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Old 24th January 2006, 04:35 AM   #1
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Default Need some guidance on measuring speakers

Iím looking for a little help with measuring my speakers. My measurement knowledge is very little so bear with me

I currently have a Behringer DCX2496 and DEQ2496 hooked up to my line arrays. I purchased the Behringer ECM8000 microphone and used it in conjunction with the DEQ2496 to do the AutoEQ function. The results were good, but Iím looking for much more accurate measurements. The line arrays are sealed with ten Vifa 4.5Ē buyouts and a single Fountek JP-2.0 tweeter. Iím also in the process of building a pair of Orion clones, using Dayton RS series instead. The DCX2496 and DEQ2496 will eventually be hooked up to these speakers, and who knows what Iíll do with the line arrays. Hopefully I can build a passive crossover for them and give them to my brother, with the aid of some new measurement capabilities.

With that, Iíve been doing a little bit of research and was thinking of purchasing TrueRTA with 1/24 octave capabilities. While at the Parts Express show this year I got a chance to watch Darren Kuzma use his CLIO setup, and we were able to use my DCX2496 on his line arrays and measure them in-time, changing the crossover points, slopes, EQ etc. For most of the measuring Darren would play a quick burst of sound and it would display the frequency curve on the computer screen. Only once or twice did we use the RTA function of CLIO. Iím not sure which is better?

Anywho, I really liked how easy it was to use the CLIO with the Behringer equipment and was looking for something like that as well. I will be going fully active with the dipoles Iím building so I donít think I need measuring capabilities for a passive speaker, even though Iíd like to be able to build passives down the road.

Do you guys have any suggestions on what I should look into? Iím fresh out of school and just got a decent job so Iíd like to keep it under a few hundred dollars. I know Iíll be needing a new soundcard (probably an Audigy2, or maybe even an external for my laptop) and a phantom source for the ECM8000, so donít worry about that price affecting the budget.

Thanks for any input you guys can give me. I really appreciate it!
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Old 25th January 2006, 02:09 AM   #2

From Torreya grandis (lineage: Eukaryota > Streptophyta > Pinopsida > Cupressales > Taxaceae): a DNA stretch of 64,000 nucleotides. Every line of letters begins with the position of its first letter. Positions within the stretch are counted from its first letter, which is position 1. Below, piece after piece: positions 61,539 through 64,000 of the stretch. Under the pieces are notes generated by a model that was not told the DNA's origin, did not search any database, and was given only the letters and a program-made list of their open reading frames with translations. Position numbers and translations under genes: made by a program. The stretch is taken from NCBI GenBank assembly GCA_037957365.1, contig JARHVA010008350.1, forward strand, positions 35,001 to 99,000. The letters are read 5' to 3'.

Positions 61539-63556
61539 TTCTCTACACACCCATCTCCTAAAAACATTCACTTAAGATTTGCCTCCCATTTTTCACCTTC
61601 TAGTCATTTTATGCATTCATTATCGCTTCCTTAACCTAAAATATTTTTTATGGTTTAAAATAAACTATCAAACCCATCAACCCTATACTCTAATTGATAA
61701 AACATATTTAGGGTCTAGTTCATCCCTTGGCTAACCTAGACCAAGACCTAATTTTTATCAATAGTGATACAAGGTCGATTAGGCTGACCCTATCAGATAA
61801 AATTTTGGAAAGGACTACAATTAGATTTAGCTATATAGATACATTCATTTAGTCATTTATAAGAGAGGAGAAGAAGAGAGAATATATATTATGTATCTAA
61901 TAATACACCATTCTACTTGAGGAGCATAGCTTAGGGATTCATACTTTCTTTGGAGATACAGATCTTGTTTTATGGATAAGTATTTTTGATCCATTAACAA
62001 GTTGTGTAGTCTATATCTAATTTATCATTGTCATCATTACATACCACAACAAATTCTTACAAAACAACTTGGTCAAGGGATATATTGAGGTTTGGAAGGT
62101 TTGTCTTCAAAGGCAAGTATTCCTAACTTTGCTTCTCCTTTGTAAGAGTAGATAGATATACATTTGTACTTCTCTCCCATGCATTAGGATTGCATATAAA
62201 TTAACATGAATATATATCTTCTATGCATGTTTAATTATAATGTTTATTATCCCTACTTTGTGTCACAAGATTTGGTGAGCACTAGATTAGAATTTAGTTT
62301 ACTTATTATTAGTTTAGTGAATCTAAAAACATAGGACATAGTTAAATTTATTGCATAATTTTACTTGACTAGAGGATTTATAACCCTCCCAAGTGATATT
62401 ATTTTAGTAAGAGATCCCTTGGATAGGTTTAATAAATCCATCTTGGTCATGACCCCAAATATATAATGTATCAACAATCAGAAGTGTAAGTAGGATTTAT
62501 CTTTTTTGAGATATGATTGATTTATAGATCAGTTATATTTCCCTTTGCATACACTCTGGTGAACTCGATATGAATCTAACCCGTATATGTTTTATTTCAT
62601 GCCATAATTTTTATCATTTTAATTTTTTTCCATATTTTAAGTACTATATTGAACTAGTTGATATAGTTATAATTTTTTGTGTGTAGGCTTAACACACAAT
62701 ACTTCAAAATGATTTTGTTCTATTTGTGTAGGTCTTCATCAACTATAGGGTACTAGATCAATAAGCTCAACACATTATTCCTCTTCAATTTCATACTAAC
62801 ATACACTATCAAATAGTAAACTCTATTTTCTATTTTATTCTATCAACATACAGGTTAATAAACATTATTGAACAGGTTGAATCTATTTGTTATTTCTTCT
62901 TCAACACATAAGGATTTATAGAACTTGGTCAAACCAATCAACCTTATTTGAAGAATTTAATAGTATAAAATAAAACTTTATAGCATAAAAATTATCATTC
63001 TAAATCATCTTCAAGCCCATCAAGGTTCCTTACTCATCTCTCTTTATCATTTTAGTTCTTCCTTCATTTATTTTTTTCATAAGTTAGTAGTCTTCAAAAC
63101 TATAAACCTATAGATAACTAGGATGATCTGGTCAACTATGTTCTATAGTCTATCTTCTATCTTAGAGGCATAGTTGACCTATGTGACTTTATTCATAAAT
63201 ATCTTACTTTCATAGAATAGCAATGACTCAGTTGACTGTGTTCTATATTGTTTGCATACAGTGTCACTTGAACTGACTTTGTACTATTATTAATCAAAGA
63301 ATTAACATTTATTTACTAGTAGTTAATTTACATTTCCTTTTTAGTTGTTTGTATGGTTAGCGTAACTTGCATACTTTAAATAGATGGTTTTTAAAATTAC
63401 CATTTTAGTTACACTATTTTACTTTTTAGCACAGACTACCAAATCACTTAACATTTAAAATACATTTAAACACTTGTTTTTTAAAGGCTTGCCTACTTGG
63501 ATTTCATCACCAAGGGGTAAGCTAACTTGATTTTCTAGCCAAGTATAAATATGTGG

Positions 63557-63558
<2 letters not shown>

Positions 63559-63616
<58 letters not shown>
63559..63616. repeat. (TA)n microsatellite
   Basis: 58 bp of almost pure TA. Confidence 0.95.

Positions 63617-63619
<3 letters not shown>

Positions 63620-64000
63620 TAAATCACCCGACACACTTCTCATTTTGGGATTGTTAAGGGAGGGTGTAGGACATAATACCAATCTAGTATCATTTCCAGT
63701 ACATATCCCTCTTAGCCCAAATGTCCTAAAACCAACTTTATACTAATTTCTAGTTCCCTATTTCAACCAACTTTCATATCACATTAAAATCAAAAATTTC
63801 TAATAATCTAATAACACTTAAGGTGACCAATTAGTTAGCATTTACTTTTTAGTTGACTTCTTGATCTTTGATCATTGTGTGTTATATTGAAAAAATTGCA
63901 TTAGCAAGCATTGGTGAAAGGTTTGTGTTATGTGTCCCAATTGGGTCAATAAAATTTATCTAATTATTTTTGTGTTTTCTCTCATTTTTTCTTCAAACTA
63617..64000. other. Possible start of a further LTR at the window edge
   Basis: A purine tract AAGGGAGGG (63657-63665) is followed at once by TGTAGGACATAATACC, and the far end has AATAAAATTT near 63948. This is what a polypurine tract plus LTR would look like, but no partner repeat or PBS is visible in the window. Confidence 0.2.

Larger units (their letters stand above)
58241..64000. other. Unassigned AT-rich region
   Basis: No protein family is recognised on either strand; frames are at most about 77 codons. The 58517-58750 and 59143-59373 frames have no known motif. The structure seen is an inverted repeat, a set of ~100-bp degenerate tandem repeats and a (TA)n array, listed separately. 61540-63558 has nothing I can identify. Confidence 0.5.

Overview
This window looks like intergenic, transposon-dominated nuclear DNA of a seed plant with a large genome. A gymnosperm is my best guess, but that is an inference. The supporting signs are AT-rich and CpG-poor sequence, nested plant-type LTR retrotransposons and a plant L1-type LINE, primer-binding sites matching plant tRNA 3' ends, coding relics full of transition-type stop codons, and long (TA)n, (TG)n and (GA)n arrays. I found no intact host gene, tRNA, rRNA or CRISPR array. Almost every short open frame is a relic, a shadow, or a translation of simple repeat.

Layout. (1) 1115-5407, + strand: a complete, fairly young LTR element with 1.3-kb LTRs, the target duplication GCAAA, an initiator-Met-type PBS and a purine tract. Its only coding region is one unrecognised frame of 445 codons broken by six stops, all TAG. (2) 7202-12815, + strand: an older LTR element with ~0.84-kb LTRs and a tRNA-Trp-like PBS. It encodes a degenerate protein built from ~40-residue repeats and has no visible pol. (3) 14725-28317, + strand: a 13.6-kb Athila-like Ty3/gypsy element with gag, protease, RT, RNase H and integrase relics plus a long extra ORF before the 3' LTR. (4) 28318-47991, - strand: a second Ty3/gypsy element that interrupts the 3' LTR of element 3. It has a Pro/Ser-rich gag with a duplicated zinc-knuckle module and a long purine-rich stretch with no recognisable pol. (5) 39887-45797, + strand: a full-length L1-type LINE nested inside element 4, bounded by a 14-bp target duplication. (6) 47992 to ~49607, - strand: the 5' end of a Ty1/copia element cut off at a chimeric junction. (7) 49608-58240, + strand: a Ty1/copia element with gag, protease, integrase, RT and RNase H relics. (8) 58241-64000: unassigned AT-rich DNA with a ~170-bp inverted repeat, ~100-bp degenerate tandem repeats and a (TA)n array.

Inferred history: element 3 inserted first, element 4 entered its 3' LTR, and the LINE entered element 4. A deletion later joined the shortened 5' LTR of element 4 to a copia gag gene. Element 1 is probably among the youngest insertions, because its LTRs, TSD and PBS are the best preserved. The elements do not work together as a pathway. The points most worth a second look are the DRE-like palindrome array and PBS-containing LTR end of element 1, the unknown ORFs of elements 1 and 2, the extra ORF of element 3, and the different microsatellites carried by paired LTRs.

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Anyone?
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Old 25th January 2006, 04:46 PM   #3
opp is offline opp  Denmark
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Audigy is not the ideal soundcard for measurement Ė speaking from experience.

Go for the professional types like the Sound Blaster owned E-MU.

Speaker Workshop is of course a possibility, free, working very well, but also a challenge.
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Old 25th January 2006, 04:56 PM   #4
MBK is offline MBK  Singapore
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My 2 cents:

You could get Audiotester, shareware at http://audiotester.de/ for something like 30 Euros. It will do real time and MLS, plus all sorts of other things. Few quirks and not much of a learning curve, though not as refined as the pricier programs. Of those, Liberty Praxis seems to have quite some following now. But Audiotester can do what you describe, and get you started with your existing hardware.

For soundcards I would not recommend Creative cards, many ppl report problems (drivers, unreliable specs etc) and I myself also have crashes with my Soundblaster live. But I have an external USB M-audio Pre as well, which does the job and does it well, and cooperates with Audiotester.

The real issue you will face is not the software, or the mic accuracy - those are AFAIK mostly pretty OK. And you will get scientific looking curves, and they will sometimes look quite ok too. But not always: The problem lies in the various measurement techniques and trade-offs, how to read the data, and how to reconcile seemingly inconsistent results that you get when using different methods (say, at 1 m distance and 1 m height on axis vs. 2 m distance, listening height, and 30 degrees off axis etc).

Accurate estimates from measurements usually take a combination of approaches and mental integration of the results. I suggest looking at the various methods Siegfried Linkwitz uses to measure his speakers for instance (http://www.linkwitzlab.com ), to give you an idea.

The most serious problem is the lack of reflection-free and quiet measurement envrionment. Windowing creates artefacts and will only get you down to the lower 100's of Hz. Measuring mid-bass and bass accurately, including floor effects, and finding a place with no low frequency hum is a real challenge, for me at least. And in the high frequencies, regardless of windowing, you will have strong diffraction effects from the baffle that change significantly with angle , height, and distance of measurement. In fact research suggests one should measure at distances significantly greater than the speaker's dimensions. This may mean 3, 4 m away, and then S/N ratio becomes an issue.

Bottom line, while I sometimes wish I had more goodies than Audiotester provides, it is really a clean measurement environment that I need most, especially for the bass, and not more software ;-) .
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Old 25th January 2006, 05:19 PM   #5
opp is offline opp  Denmark
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Quote:
it is really a clean measurement environment that I need most, especially for the bass, and not more software ;-) .
Thatís also my experience Ė but on the other hand the important xo areas can be measured quite satisfactory. But donít forget; the ear is the final judge, measuring maintains a steady course during development.
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